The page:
As many of you already know I’ve been against KU. After looking the program over and seeing how Amazon has skewed the rankings and visibility, as well as the payout, overwhelmingly in their favor I chose to pull all of my full-length works out and go with distribution on all of the other platforms. So far I’m very happy with my decision. It made sense as a business decision and its now making sense in my bank account.
But I have to wonder about the KU subscriber. They would have to be a voracious reader to get their money’s worth out of KU. The voracious reader is the one that Indie Authors write for. It’s a symbiotic relationship that feeds both parties. I talked about this in a previous post that went viral here.
But I’m wondering if the voracious reader is now, thanks to KU, feeling that ALL books should be “free”, or at least inside a subscription service they can access for as little as $10 a month. I initially pushed the thought aside, but something I did the other day got me thinking about it again. I’m wondering if I’m being programmed to devalue books in much the same way?
I have an extensive library of hardcover’s. I’ve been collecting them since high school and its grown to several thousand volumes. I recently inherited a collection from my uncle that increased that number by 50%. It prompted me to build a library to hold them all. I documented it here.
I still collect hardcover’s. Simply because I like them and I have a source that provides them extremely cheap.
How cheap? $3.50.
I live in Florida where the median age is OLD. I’m surrounded by retired couples that spend their winters here and their summers up north with the grandkids. These people prefer hardcover’s, they have the money to spend on them but they lack the room in the car to carry them home in the spring. So a majority of them donate their books to the local Goodwill Bookstore.
When I say books, I mean brand-new hardcover’s. Books that have been read once and that’s it. Premium shape and quality. I can often find a book that’s on the bestseller list there a few weeks after it comes out in the chain stores.
So I’m a bit spoiled. I limit myself to two books per trip. If I really like the book it stays in my library. If someone wants to read a copy from my shelves it’s a gift as I know I can replace it fairly cheap if I wish to. That $3.50 price-point is locked in my head.
When my wife recently announced that she needed to go to the local Books-a-Million to find a gift for a friend I tagged along to see how much of the store was still devoted to books and grab a coffee.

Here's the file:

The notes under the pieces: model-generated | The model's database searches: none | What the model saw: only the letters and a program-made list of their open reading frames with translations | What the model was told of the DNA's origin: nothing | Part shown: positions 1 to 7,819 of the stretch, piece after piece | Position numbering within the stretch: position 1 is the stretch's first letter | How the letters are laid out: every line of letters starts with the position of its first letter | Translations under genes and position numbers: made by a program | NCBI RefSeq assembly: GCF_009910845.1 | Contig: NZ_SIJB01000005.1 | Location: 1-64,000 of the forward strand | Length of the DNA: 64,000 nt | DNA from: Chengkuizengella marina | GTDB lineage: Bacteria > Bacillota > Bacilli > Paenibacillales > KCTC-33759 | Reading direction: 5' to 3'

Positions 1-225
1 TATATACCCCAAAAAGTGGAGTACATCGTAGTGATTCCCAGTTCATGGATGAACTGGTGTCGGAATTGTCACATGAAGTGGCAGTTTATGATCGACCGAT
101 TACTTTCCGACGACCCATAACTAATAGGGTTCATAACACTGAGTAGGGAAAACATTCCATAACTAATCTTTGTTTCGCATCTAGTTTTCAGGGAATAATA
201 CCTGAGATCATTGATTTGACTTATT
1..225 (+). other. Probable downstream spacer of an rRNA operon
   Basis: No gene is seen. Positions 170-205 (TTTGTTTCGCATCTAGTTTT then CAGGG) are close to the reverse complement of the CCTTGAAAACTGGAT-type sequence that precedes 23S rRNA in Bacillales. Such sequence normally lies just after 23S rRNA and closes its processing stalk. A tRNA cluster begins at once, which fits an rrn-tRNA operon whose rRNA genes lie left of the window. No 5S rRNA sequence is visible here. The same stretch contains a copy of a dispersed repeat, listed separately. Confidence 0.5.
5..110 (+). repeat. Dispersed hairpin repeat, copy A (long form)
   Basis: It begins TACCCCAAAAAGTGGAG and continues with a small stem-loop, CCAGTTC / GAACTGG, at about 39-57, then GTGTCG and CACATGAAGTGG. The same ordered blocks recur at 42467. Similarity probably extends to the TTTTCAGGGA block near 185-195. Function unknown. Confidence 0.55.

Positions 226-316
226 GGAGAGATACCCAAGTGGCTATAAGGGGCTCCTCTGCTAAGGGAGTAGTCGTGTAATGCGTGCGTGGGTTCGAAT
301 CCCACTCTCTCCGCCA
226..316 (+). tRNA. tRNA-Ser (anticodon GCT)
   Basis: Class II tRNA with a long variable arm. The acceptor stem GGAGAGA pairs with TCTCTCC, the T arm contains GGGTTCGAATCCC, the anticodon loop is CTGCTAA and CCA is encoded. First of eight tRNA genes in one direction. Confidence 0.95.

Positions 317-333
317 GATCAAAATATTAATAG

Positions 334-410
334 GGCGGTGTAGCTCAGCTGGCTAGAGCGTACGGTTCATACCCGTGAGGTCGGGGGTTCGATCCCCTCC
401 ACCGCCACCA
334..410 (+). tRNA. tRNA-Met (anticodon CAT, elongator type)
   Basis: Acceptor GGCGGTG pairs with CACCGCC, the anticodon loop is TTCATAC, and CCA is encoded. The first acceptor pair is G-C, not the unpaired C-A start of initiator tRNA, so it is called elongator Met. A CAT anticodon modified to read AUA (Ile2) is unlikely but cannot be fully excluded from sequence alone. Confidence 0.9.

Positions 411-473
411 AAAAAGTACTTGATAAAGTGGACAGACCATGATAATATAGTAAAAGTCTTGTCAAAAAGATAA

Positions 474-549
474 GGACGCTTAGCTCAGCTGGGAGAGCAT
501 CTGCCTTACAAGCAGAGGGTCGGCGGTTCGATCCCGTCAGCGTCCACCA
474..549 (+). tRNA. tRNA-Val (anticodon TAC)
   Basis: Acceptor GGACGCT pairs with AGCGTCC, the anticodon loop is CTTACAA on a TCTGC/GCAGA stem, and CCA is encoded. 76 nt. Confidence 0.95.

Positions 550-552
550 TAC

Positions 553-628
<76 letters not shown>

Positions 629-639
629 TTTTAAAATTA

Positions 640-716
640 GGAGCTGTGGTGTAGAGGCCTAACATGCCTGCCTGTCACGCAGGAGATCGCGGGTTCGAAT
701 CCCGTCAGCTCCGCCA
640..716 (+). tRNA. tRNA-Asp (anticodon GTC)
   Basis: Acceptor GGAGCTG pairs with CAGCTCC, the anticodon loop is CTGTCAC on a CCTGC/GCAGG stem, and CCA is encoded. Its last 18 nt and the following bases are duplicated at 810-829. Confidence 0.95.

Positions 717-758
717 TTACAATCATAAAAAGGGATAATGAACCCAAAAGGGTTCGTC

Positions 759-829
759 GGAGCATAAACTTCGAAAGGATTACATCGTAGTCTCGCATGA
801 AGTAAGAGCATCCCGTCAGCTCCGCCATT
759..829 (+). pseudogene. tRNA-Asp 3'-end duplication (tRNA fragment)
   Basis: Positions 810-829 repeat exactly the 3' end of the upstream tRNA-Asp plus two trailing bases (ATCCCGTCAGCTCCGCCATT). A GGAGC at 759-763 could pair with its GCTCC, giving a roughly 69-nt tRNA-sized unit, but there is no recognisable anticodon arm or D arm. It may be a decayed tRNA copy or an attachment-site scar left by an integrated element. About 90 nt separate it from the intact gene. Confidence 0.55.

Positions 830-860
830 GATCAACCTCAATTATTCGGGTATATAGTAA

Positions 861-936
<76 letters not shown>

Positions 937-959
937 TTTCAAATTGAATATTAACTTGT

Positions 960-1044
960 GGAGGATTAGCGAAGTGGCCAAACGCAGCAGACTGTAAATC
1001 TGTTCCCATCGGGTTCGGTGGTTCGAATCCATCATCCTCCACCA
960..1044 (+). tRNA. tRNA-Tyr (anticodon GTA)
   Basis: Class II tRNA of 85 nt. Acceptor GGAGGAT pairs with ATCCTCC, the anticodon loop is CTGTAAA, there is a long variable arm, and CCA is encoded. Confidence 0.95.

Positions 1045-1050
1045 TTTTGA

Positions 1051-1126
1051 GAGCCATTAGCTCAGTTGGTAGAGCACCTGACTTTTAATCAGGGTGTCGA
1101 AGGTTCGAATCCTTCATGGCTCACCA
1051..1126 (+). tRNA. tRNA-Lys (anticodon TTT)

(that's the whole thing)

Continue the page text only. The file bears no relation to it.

Don’t get me wrong, I like our local BAM. The staff are nice, the coffee is good, and they are open until midnight on the weekends. If everything wasn’t trade-pub priced I might be there more often.
So I enter and wander until I come to the reduced price section. Hardcover’s that didn’t sell end up here for one last chance before they get shipped back to the publisher. Prices are usually $8-12.
Except today. Today they were having a holiday sale. Today they are $5.
I saw several that I would have grabbed if they had been at the Goodwill store, yet I didn’t touch them. I just walked and scanned the titles until my wife returned.
“Five bucks? Why aren’t your arms full?”
“I can get books for $3.50 at Goodwill.”
She gave me that look. “Really?”
That’s when it dawned on me. I was programmed. I was willing to dismiss a book that I wanted for a price difference of $1.50.
One Dollar and Fifty Cents.
I spend four times that on coffee every day and it only last me ten minutes.
I’ve seen people on the internet comment that since they have joined Kindle Unlimited they now only shop for KU books. If they come across a book that interest them and it’s not in KU they simply move on to something else, even if that book was priced very low. Even less than the $1.50 I was evidently programmed at.
Is this where we are headed? Is this where I’m headed?
I’m going to try two things. I’m going to shop at BAM more often, and I’m going to try to drink less coffee.
I doubt I’ll have much luck with the second one.
1 thought on “Am I a Kindle Unlimited thinker?”
Hmm. Here’s my $0.02.
When you mention the $1.50 price difference, that’s sort of the reverse of the psychology used in marketing. “Save $5!” makes you feel a lot more enriched than when you look at the new price tag of $24.99. So telling yourself that the BAM hardbacks were only $1.50 more solidifies that number in your mind as the most important number and lets you focus on how small it is. But that’s not how we really make purchasing decisions. We look at Book A, and it’s $3.50, and we look at Book B, and it’s $5.00. All other things being the same, we buy book A.
And that’s the important part: all other things being the same. If we see two books as interchangeable, then price becomes the determining factor. And why shouldn’t it be?
I think a voracious reader will tend to go through all of their favorite writers’ books, and then start scrounging for more. I know I do. But when one of my writers releases a new one, I snap it up. KU might train people to value books a certain way, but that doesn’t mean they won’t override that mentality when a favorite comes around.
I don’t see how Amazon will profit from KU, especially with how it encourages much shorter works that will bleed the program dry. Even if it takes off, though, having a good fanbase is still the answer.